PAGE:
- Life insurance broker reveals predictions for H2, with customer centricity taking centre stage
As the cost of living crisis continues to bite over the second half of 2022, fuelled by an inflation rate expected to hit 10% this year according to the Bank of England, consumers need greater flexibility, efficiency and advice on where best to put their money.
It would be wrong to describe fintech as the silver bullet to the host of challenges facing individuals this year. But, by taking a consumer-centric approach and adopting innovation in the sector, business will find they can at least ease some of the pressures.
As such, Reassured, the UK’s largest life insurance broker, today reveals its top five predictions for fintech in the second half of 2022:
1. Insurtech centred on consumer choice
With the cost of living soaring, it is tempting for many consumers to cancel any insurance policies that seemingly offer no short-term benefits. But, as the last two years has proven beyond doubt, the importance of insurance, particularly a life policy, cannot be overstated.
It is up to brokers to ensure that the highest possible number of people have access to insurance. That means broadening the ways in which a policy can be bought, so, in the second half of 2022, we expect to see a greater number of brokers and insurers adopt digital solutions to complement core telephony-based sales.
It means putting the consumer first, expanding the number of ways through which they can access life insurance, and ultimately giving them a better level of service.
2. Wave goodbye to archaic pensions
With inflation at a 40-year high and the price of energy and food rising rapidly, consumers are having to make difficult decisions about what to prioritise. Investing in a pension is likely to slip down the agenda as the immediate benefits are not quite as visible.
The good news is that the acceleration in technology and the growth of digital pension challengers such as Penfold and PensionBee, mean that consumers have far greater, immediate control over their pension. Digital driven providers can offer greater flexibility so that savers can adjust or even pause contributions seamlessly if they are struggling to manage day-to-day living costs, which is something that the more traditional providers simply can’t match. This greater level of flexibility and control will keep consumers investing in their future in spite of short-term shocks, giving them a more secure future.
3. The changing face of insurance
The era of poorly coded, sluggish technology us over. Consumers have grown used to a level of service, brought on by the pandemic, which is defined by efficiency and ease of use, and the industry as a whole will make significant efforts to match this, by adopting AI, predictive analytics and advanced chatbots over the next year. 47% of consumers now say they are open to parting with their money via a chatbot. As such, developing technology which improves the performance and quality of service, while providing access to insurance quickly, will be a key focus of the industry in the remainder 2022.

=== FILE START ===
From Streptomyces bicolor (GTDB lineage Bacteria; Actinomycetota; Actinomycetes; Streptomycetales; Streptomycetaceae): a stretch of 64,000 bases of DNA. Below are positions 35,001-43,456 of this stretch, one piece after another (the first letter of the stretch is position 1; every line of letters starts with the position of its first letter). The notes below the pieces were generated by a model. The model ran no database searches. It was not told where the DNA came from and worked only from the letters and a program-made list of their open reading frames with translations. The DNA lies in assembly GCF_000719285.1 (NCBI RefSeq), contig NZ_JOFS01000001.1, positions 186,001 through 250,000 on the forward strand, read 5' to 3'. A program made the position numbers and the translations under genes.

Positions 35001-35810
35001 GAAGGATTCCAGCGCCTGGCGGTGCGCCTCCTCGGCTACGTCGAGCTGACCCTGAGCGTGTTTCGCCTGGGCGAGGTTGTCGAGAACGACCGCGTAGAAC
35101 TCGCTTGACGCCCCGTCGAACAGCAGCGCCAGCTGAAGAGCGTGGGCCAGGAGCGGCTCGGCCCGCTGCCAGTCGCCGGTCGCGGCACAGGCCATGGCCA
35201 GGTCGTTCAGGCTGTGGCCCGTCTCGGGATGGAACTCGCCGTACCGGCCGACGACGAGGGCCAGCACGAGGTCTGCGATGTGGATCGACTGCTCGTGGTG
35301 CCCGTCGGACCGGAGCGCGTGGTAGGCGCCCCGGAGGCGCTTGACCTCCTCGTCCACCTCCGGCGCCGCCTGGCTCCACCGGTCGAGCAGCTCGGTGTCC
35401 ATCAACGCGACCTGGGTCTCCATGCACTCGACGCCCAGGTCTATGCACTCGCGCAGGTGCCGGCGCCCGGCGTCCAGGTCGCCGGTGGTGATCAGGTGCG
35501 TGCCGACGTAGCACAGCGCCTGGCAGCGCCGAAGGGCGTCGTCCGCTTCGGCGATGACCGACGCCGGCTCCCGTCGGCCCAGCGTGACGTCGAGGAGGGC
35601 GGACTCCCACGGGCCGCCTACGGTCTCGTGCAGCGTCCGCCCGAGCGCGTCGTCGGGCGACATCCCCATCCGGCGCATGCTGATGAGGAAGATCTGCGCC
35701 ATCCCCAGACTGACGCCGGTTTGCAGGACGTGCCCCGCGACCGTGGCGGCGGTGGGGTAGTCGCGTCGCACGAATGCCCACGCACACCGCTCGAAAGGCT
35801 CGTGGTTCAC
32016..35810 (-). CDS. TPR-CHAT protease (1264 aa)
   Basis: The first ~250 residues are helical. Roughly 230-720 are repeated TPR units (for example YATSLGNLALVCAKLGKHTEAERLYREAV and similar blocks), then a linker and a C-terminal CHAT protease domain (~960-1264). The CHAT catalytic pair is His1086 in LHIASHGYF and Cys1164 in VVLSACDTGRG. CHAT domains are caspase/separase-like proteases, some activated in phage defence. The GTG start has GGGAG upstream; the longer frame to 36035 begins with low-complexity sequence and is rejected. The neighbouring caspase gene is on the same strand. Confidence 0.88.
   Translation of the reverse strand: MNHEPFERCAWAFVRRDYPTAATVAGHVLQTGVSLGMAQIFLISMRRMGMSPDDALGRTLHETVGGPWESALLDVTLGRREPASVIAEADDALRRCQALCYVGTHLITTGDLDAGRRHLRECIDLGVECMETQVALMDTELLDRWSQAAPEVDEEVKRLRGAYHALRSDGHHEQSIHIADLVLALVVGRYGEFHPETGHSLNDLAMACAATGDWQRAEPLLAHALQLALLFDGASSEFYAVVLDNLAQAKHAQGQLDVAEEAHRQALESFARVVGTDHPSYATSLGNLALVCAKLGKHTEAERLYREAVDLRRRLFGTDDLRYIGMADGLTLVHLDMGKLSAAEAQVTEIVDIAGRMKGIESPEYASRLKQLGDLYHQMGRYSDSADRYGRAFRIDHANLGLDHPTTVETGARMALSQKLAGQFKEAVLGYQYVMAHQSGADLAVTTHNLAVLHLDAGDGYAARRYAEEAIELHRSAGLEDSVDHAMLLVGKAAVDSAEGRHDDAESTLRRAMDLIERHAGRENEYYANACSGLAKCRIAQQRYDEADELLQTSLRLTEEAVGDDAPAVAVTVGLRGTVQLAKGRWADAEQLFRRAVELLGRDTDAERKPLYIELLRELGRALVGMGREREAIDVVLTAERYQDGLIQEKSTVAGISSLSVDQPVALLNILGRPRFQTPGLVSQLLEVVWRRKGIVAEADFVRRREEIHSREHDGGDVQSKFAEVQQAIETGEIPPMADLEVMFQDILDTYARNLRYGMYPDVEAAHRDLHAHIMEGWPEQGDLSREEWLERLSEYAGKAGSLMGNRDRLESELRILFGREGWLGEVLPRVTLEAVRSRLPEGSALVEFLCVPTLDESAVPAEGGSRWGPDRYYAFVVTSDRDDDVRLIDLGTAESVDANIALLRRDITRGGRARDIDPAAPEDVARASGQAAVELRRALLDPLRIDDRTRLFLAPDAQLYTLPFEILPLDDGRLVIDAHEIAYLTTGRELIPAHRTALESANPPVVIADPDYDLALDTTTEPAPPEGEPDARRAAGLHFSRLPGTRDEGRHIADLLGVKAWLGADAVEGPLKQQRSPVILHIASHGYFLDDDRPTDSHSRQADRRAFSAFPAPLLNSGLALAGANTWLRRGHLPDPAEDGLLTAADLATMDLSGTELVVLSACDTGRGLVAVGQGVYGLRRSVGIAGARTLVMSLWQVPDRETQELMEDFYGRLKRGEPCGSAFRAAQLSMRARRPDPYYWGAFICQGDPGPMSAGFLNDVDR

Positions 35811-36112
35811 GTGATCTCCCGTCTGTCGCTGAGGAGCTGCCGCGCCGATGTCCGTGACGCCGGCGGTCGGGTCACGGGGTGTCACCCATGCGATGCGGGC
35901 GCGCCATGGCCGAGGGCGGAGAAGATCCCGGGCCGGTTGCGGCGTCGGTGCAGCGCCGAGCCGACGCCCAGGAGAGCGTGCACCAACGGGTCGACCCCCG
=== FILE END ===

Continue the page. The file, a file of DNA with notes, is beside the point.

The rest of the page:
4. Tech to prevent fraud
Fraud losses following unprecedented amounts of financial support given to businesses and individuals over the pandemic were a painful reminder of the importance of adequate KYC checks. In the UK, an estimated £4.9 billion of taxpayers’ money was lost to criminals as a result of poor identity and verification (ID&V) processes. A primary focus for the second half of this year will be how we can stop this happening again with technology solutions such as ID-Pal and Veriff, especially as the methods employed by fraudsters become increasingly sophisticated.
5. The future of the homebuying journey
Over the pandemic, the property industry adopted digitisation as a means of survival. As well as online communication, advisers embraced digital application tracking, online fact finds and interactive calculators to their list of services.
These benefits are now standard in the industry, but adoption of these services is certainly not at an end. Exciting developments, such as Smartr365’s HomeBuyer platform allows customers to scan a QR code or Near-Field Communication (NFC) chip in an estate agent window or on a property search site. Other companies, such as Acre are similarly pushing for greater tech adoption. This will automatically and remotely share their details with a mortgage broker to begin the application process, bringing even greater efficiency and customer centricity to the process.
James Turnbull, CTO at Reassured, comments:
“Fintech leapt to the challenge at the dawn of the pandemic by allowing essential financial services to continue to operate remotely and with greater efficiency. Now, it’s time for fintech to step up as the cost-of living-crisis intensifies.
“Innovative technologies in all areas of financial services have the power to grant consumers greater flexibility, greater security, and ultimately, greater freedom – all of which will help individuals deal with the toughest effects of rising living costs. But, it’s up to us as financial services providers to grasp these opportunities and lead from the front, by making use of the best of what fintech has to offer in order to put the customer first.”